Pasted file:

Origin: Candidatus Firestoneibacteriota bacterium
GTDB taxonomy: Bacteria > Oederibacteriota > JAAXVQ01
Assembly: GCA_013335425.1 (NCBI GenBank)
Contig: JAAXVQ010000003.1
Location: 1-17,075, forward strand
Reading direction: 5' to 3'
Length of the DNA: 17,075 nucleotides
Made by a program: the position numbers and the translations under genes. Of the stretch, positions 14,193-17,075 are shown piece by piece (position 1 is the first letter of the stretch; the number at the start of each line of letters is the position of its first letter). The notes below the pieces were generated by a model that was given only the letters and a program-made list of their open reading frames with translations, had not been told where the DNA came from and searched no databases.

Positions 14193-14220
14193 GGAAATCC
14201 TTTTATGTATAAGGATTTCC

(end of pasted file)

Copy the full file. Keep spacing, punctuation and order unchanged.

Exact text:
Origin: Candidatus Firestoneibacteriota bacterium
GTDB taxonomy: Bacteria > Oederibacteriota > JAAXVQ01
Assembly: GCA_013335425.1 (NCBI GenBank)
Contig: JAAXVQ010000003.1
Location: 1-17,075, forward strand
Reading direction: 5' to 3'
Length of the DNA: 17,075 nucleotides
Made by a program: the position numbers and the translations under genes. Of the stretch, positions 14,193-17,075 are shown piece by piece (position 1 is the first letter of the stretch; the number at the start of each line of letters is the position of its first letter). The notes below the pieces were generated by a model that was given only the letters and a program-made list of their open reading frames with translations, had not been told where the DNA came from and searched no databases.

Positions 14193-14220
14193 GGAAATCC
14201 TTTTATGTATAAGGATTTCC